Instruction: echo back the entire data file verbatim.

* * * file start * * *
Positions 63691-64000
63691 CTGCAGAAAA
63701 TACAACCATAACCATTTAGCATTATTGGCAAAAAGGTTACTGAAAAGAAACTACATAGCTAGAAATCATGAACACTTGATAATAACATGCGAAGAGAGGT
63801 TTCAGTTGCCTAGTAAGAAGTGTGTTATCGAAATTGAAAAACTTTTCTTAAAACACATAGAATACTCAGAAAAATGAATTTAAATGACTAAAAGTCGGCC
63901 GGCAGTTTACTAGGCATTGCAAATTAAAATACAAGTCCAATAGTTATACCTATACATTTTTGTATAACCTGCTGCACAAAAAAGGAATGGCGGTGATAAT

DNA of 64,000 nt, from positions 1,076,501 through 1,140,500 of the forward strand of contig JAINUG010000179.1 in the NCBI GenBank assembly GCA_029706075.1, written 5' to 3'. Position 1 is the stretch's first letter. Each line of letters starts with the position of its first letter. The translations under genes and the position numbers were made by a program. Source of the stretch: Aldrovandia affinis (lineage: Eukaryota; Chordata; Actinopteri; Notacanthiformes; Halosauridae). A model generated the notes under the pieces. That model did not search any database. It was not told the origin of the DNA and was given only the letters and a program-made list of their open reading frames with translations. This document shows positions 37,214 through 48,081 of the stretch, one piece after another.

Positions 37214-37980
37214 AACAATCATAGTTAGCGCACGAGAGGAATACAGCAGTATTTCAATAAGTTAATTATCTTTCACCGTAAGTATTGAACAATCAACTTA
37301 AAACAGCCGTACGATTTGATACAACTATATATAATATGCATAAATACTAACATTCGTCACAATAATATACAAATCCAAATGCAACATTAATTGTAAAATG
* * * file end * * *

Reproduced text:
Positions 63691-64000
63691 CTGCAGAAAA
63701 TACAACCATAACCATTTAGCATTATTGGCAAAAAGGTTACTGAAAAGAAACTACATAGCTAGAAATCATGAACACTTGATAATAACATGCGAAGAGAGGT
63801 TTCAGTTGCCTAGTAAGAAGTGTGTTATCGAAATTGAAAAACTTTTCTTAAAACACATAGAATACTCAGAAAAATGAATTTAAATGACTAAAAGTCGGCC
63901 GGCAGTTTACTAGGCATTGCAAATTAAAATACAAGTCCAATAGTTATACCTATACATTTTTGTATAACCTGCTGCACAAAAAAGGAATGGCGGTGATAAT

DNA of 64,000 nt, from positions 1,076,501 through 1,140,500 of the forward strand of contig JAINUG010000179.1 in the NCBI GenBank assembly GCA_029706075.1, written 5' to 3'. Position 1 is the stretch's first letter. Each line of letters starts with the position of its first letter. The translations under genes and the position numbers were made by a program. Source of the stretch: Aldrovandia affinis (lineage: Eukaryota; Chordata; Actinopteri; Notacanthiformes; Halosauridae). A model generated the notes under the pieces. That model did not search any database. It was not told the origin of the DNA and was given only the letters and a program-made list of their open reading frames with translations. This document shows positions 37,214 through 48,081 of the stretch, one piece after another.

Positions 37214-37980
37214 AACAATCATAGTTAGCGCACGAGAGGAATACAGCAGTATTTCAATAAGTTAATTATCTTTCACCGTAAGTATTGAACAATCAACTTA
37301 AAACAGCCGTACGATTTGATACAACTATATATAATATGCATAAATACTAACATTCGTCACAATAATATACAAATCCAAATGCAACATTAATTGTAAAATG